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Avoid tear-out when routing

How to rout rounded workpieces without
troublesome tear-out

Submitted by WOOD community member WOOD Magazine StaffSubmit a Shop Guide
  • All about tearout

    Few things frustrate a woodworker like painstakingly shaping a curvy workpiece, only to have a router bit tear out the grain during final machining. Tear-out occurs when the spinning bit encounters grain that isn't strongly supported by its own structure. It often happens in the transition area from end grain to edge grain, where the wood gives way along the grain, as shown, rather than accepting the shape of the bit. Although tear-out can occur during any routing operation, curved pieces are particularly prone.

  • General rules

    Here are some general rules to help reduce the chances for tear-out:

    • Use a sharp bit. Dull bits chop at the wood rather than slice it cleanly.
    • Rout in 1/8"-deep increments to limit the amount of material being removed at one time.
    • Maintain a wide stance (feet at least shoulder-width apart) to avoid being caught off-balance.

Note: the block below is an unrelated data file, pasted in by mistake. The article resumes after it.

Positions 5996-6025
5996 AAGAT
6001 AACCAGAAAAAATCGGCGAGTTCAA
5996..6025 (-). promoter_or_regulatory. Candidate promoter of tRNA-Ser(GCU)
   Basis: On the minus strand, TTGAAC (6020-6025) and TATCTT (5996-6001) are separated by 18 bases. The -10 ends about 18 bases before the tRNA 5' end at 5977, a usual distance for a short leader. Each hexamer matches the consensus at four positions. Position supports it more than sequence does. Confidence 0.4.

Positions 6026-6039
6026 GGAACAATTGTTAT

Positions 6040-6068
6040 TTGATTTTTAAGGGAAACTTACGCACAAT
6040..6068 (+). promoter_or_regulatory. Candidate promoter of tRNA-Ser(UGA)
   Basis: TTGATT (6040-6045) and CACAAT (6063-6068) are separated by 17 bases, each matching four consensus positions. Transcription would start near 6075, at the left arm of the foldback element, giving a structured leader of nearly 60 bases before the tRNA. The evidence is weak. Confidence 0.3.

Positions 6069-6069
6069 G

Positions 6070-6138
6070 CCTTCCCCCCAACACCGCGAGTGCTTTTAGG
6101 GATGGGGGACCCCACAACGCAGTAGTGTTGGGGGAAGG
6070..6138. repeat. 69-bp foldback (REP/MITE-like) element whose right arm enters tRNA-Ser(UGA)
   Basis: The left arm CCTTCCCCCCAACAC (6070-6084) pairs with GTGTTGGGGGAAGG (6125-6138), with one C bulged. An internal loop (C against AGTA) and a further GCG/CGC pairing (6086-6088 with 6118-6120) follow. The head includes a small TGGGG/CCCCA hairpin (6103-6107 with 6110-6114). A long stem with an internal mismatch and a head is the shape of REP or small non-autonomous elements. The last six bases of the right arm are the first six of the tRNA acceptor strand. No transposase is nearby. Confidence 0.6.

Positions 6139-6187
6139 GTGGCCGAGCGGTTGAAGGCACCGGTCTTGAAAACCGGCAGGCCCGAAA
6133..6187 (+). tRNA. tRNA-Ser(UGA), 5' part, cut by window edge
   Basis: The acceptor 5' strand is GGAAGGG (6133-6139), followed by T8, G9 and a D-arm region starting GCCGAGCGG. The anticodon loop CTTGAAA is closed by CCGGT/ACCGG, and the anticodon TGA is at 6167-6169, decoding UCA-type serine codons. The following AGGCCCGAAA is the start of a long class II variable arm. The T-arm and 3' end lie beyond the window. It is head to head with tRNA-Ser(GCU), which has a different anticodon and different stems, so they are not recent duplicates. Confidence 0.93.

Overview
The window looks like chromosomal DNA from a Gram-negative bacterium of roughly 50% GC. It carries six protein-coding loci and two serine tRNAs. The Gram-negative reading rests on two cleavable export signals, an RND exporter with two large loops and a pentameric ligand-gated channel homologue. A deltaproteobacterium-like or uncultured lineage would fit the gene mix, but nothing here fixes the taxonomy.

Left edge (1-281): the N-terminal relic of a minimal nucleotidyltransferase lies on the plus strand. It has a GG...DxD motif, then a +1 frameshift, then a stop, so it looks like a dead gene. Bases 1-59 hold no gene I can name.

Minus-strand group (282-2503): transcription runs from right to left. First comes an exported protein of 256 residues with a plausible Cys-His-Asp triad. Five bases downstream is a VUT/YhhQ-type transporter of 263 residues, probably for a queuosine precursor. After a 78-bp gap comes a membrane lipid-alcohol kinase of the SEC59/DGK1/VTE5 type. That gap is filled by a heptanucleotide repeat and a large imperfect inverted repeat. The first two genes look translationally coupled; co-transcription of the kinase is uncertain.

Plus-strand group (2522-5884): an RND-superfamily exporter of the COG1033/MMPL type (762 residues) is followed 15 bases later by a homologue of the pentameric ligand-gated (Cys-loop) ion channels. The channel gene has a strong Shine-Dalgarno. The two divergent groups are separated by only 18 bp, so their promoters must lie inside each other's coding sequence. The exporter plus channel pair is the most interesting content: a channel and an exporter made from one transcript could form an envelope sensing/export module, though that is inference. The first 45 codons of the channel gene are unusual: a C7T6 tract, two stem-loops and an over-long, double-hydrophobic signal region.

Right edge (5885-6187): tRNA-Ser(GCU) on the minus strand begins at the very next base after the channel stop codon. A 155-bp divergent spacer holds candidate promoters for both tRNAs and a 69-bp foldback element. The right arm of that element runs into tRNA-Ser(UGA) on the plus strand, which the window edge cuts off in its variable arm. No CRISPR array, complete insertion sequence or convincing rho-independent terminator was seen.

Divide and conquer

    Before putting the router to the wood, identify the tear-out-prone "danger zones" on your workpiece, as marked with chalk in photo. Routing these zones in a normal left-to-right (counterclockwise) direction increases your chances for tear-out. Instead, climb-cut the danger zones: right to left (clockwise) on outside edges, and left to right (counterclockwise) on interior edges.

  • Rout the easy edges first

    Begin by routing the edges not prone to tear-out as usual.

  • A steady hand for climb cutting

    Next, climb-cut the tear-out-susceptible areas. Repeat these steps until you achieve the finished depth of cut. Finally, rout the entire profile in the usual direction to remove any bumps or ridges caused by the jumpy climb cut.

  • More helpful tips

    When possible, climb-cut using a handheld router with your workpiece clamped securely to the bench, rather than attempting it on a router table. Why? Because climb cutting—routing in the same direction as the rotation of the bit—on a router table can pull the workpiece from your grip, throwing it off the table. It also exposes your hands to the spinning bit.

    No matter whether a workpiece edge curves outward (as with the tabletop shown previous slide) or inward (as on the shelf brackets, shown in photo), climb-cut troublesome areas to prevent tear-out.

  • Watch for tear-out prone edges

    Workpieces that narrow near the end as shown in photos might tear out no matter which direction you rout.

  • Oversized pieces can minimize tear-out

    To avoid tear-out, cut the piece oversize, rout the curved edge, and then rout the piece to final size.

    When using a template to create a workpiece, cut away the waste material as close to the cutline as possible. Then, when you rout with a flush-trim or pattern bit, you can run the router in either direction with little chance of tear-out.

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